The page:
Brentwood Theater

2529 Brentwood Boulevard,
St. Louis, MO 63119

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Brentwood Theater

Viewing: Photo | Street View

The Brentwood opened on March 14, 1942. It was a well-run theater located in an affluent neighborhood on a commercial strip. The theater seated 700. It went through some problems during it’s tenure as a motion picture theater. There were bomb threats in 1965 and 1972 causing evacuation. There was a bungled burglary in 1968 (netting $11), whereby the bandits were caught when they dropped tire irons while hiding and the police apprehended then.

Billie Lasker (a smut-fighting grandma) led a march to the local prosecutors office in 1972, in protest to the theater’s showing of <em>Everything You Wanted To Know About Sex But Was Afraid To Ask</em>.

The theater had very limited parking and therefore patrons would park at neighboring areas and a problem was created again as the theater patrons returned to their cars to be greeted by a parking ticket.

The Brentwood was always a very well maintained and well-run theater while in the ownership of Mid America Theatres. It ran mostly first-run features and art films.

When AMC opened their four screen down the road, in the Galleria Mall, the Brentwood was closed.

Contributed by Chuck Van Bibber

Recent comments (view all 7 comments)

KingBiscuits
KingBiscuits on December 30, 2005 at 5:29 pm

The old lady must have been narrow-minded, because it was a Woody Allen film and not a porno.

kencmcintyre
kencmcintyre on March 11, 2006 at 6:16 am

As of 2002, the building was occupied by H&R Block.

kencmcintyre
kencmcintyre on July 18, 2008 at 10:45 am

This is a small photo of the H&R Block building, however, the address is 2525.
http://tinyurl.com/6xgppa

JAlex
JAlex on June 7, 2009 at 5:59 am

For its first 24 years of operation, the Brentwood was a typical neighborhood house. In 1965, when Mid-America Theatres was beginning its expansion, the Brentwood was remodeled (design by Martin Bloom and Associates) and reopened with the 2nd-run of “My Fair Lady” that December. The first exclusive first-run engagement at the Brentwood followed in April with “A Thousand Clowns.” Long runs were the norm at the Brentwood with “Midnight Cowboy” running 35 weeks; a hardticket engagement of “The Lion in Winter” running 34. Management changed to RKO Mid-America in 1984, then AMC in 1985. Not fitting AMC’s multi-screen pattern, they closed the theatre in July 1986 saying the Brentwood was “old and inefficient.” The theatre reopened as an indie (with $1.50 admission)briefly, from August to October that year. The final film shown was “Legal Eagles.”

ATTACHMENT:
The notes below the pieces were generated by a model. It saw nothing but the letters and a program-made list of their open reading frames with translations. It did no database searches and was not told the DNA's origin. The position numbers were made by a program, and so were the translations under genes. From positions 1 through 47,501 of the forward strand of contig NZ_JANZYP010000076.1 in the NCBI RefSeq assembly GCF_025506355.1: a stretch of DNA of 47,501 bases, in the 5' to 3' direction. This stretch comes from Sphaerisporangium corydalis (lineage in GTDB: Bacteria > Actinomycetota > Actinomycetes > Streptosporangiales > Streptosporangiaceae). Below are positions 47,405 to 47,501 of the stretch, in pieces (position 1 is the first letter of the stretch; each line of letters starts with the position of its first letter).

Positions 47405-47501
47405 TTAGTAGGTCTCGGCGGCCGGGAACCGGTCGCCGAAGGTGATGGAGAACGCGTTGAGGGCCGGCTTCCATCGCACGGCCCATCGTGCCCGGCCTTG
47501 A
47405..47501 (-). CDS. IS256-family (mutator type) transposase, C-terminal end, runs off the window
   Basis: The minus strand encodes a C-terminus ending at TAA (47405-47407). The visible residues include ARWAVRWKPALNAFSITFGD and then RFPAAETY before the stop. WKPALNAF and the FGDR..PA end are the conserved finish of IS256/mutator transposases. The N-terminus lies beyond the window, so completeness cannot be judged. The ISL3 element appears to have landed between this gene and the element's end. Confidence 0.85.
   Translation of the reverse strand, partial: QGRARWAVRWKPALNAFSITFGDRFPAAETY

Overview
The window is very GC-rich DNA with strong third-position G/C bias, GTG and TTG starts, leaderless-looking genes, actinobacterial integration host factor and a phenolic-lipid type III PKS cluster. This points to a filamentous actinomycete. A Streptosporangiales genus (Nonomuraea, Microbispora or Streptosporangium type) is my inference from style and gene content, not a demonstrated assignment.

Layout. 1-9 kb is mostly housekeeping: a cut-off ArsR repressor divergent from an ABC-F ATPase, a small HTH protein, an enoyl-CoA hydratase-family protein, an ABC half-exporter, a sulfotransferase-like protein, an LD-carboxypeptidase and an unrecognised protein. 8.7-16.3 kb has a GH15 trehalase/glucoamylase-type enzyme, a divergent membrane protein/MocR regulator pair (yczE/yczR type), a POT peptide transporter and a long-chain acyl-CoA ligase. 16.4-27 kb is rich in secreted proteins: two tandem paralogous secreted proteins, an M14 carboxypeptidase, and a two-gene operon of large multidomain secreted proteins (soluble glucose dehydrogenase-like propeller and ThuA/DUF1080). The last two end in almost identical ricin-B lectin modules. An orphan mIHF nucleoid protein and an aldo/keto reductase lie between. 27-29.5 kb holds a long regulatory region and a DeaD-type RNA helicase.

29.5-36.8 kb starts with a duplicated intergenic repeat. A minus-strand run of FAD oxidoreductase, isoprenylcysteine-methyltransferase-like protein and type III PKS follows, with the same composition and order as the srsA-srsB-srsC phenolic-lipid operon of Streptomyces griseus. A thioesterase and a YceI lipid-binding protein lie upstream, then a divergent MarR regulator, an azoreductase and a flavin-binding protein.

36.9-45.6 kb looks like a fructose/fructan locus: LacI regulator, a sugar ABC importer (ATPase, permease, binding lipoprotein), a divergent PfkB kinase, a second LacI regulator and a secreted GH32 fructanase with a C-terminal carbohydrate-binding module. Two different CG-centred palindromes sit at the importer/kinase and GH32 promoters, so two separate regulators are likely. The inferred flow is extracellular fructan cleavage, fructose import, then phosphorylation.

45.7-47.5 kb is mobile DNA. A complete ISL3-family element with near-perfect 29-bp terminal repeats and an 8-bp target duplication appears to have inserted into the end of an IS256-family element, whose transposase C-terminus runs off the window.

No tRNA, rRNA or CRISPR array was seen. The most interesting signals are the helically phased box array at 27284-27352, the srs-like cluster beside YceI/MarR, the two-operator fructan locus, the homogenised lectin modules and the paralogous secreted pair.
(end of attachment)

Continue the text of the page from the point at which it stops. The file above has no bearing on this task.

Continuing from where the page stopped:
Kyle Muldrow
Kyle Muldrow on December 11, 2009 at 3:44 pm

Never went to this theater…but it’s interesting how the black banner were used at this theater. Exaclty the same as the banners on the Fine Arts (Beverly) Theater. The picture of the Brentwood makes it clear this was still the case when RKO-MidAmerica, rather than just MidAmerica, ran the theater. Did other Mid-America theaters have the black banners? Like the Esquire or the Crestwood, for example? Don’t believe the Village Square ever had those…

TLSLOEWS
TLSLOEWS on March 2, 2010 at 11:45 am

Nice looking theatre.

TheWiz
TheWiz on July 15, 2014 at 9:03 am

I remember in 1973, the Exorcist ran at the Brentwood and the Ellisville, for quite some time. I was an usher at the Ellisville at the time, and was ask to “Help” at the Brentwood by directing traffic in the parking lot… it got crazy on the weekends. It was cold!

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